The nationalist pro-independence Scottish National Party (SNP) did very well in the elections to the Scottish Parliament in Edinburgh. Labour suffered its worst defeat at the polls in 80 years in its former industrial heartland constituencies in Scotland. The Leader of the Scottish Labour Party Iain Gray immediately resigned when the scale of the Labour defeat in Scotland became clear. However, most of the voters who supported SNP did not vote in favour of Scottish independence, but more because they liked the charismatic SNP Leader Alex Salmond, and they were disillusioned by the Labour Party. Labour retained 37 seats, and lost 7, its worst performance in Scotland for 80 years. The SNP saw a strong upsurge in voter support and gained 23 seats, and with 69 seats in the Scottish Parliament should be able to form a comfortable government majority without the need for a coalition. The Liberal democrats experienced severe losses as the cost of being in the coalition government at Westminster with the Conservatives, and they lost 12 seats and were reduced to only 5 seats in the new Scottish Parliament. The Conservative Party won 15 seats, but lost 5 seats. Their performance was better than the Liberal Democrats. However, the combined votes of the pro-unionist parties Labour, Conservative, and Liberal Democrats exceeded the SNP vote.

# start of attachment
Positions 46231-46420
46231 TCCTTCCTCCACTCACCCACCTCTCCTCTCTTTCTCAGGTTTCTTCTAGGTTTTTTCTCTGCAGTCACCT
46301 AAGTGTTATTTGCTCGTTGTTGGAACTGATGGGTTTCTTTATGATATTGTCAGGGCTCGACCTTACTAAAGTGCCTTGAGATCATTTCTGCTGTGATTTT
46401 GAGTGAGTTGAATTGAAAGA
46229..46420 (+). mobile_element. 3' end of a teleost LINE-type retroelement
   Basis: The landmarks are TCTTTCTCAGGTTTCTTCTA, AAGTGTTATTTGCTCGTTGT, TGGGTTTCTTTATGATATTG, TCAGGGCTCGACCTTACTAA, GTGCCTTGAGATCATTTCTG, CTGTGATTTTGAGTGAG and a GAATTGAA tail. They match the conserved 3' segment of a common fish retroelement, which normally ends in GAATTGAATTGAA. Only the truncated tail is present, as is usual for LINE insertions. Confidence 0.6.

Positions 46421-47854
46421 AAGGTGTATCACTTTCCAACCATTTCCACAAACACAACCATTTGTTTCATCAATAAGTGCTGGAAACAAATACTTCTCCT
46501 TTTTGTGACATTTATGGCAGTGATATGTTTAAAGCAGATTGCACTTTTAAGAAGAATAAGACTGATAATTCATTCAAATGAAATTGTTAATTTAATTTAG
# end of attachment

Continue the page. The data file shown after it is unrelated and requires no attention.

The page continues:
In Wales Labour had a good result and pushed the nationalist Plaid Cyrmru into third place; Labour nearly gained an overall majority of seats in the Welsh Assembly at Cardiff. Labour elected 30 Welsh Assembly Members, a 4-seat gain. The Welsh Nationalist Party (Plaid Cyrmru) did very badly and reduced to only 11 seats, they lost 4 Assembly Members, and were pushed into third place behind the Conservative Party. The Conservative Party did well in Wales and made modest gains of 2 seats to the Welsh Assembly, and became the second largest party in the Assembly with 14 members. The Liberal Democrats did badly and lost 1 seat, and now have only 5 Assembly members.
In Northern Ireland where politics is still influenced by different factors from the rest of the UK, where religion is still an important factor in deciding elections, the two main power-sharing parties the mainly protestant Democratic Unionist Party(DUP), and the mainly catholic Sinn Fein emerged again as the two largest parties in the Northern Ireland Assembly. Both parties are strongly committed to power-sharing.
The 5 May elections showed a very heavy defeat for the Yes Campaign who wanted Britain to adopt a fairer Alternative Voting System (AV) in the national referendum throughout the country, and a huge win for the No Campaign; the issue of reform of the electoral system will be put on the back burner for a long time. Labour showed a strong recovery and comeback in both England and Wales, but experienced a historic defeat in Scotland, which it will have to work hard to reverse. The Lib Dems experienced a huge defeat throughout the United Kingdom a collapse of their vote, and they lost over half their council seats in England. Labour can be quietly satisfied with the overall election result, but they must avoid complacency, learn from the election successes in England and Wales, the big setback in Scotland, and build upon them to achieve a Labour victory at the next British General Election.